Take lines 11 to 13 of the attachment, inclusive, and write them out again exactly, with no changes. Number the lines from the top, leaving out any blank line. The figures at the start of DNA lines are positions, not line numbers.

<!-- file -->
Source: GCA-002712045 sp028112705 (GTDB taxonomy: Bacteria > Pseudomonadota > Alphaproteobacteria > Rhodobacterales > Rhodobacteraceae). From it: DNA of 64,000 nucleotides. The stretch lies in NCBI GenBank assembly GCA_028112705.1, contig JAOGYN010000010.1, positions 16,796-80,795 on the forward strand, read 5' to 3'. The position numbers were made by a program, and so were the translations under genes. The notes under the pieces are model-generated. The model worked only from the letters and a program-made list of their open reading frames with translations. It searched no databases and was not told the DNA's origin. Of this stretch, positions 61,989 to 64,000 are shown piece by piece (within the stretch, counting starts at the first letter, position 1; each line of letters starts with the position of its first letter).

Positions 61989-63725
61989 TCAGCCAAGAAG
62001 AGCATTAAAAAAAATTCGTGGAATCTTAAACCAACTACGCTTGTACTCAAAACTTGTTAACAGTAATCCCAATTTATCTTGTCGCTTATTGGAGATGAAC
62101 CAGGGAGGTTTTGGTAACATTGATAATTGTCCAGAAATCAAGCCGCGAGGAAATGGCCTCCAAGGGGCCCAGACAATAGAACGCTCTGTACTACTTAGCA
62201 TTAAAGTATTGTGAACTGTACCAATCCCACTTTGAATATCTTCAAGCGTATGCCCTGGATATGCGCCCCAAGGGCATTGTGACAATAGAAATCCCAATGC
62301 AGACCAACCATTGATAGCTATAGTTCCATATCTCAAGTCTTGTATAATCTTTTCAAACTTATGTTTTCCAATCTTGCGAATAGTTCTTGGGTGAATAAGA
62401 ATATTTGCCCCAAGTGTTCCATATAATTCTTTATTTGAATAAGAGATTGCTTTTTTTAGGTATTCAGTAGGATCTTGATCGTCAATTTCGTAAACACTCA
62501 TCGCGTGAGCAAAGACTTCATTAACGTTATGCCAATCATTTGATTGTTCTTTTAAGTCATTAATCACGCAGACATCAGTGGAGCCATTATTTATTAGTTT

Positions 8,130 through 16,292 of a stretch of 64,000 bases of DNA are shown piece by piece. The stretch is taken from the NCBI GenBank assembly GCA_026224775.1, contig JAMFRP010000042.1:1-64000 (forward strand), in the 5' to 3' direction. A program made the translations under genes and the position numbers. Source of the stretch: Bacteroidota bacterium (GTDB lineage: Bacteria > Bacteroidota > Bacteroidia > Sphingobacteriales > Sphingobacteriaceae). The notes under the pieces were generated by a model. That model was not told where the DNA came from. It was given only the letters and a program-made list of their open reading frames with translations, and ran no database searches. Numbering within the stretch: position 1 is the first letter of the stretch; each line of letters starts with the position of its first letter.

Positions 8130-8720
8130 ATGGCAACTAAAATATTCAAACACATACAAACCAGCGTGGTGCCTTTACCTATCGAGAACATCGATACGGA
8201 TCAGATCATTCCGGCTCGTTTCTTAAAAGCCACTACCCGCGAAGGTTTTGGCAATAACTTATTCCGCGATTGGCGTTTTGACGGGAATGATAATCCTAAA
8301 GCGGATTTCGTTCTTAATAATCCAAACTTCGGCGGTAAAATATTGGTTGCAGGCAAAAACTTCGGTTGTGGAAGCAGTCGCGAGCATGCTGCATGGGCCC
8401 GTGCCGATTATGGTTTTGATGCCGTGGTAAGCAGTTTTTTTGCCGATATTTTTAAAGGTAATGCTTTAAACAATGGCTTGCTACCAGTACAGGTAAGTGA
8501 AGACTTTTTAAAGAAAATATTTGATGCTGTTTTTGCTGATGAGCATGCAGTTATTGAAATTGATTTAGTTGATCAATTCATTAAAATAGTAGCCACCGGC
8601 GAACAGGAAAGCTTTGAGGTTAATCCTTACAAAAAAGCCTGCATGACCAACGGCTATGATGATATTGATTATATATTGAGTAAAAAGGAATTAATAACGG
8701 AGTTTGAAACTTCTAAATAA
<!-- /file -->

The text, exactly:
Positions 8130-8720
8130 ATGGCAACTAAAATATTCAAACACATACAAACCAGCGTGGTGCCTTTACCTATCGAGAACATCGATACGGA
8201 TCAGATCATTCCGGCTCGTTTCTTAAAAGCCACTACCCGCGAAGGTTTTGGCAATAACTTATTCCGCGATTGGCGTTTTGACGGGAATGATAATCCTAAA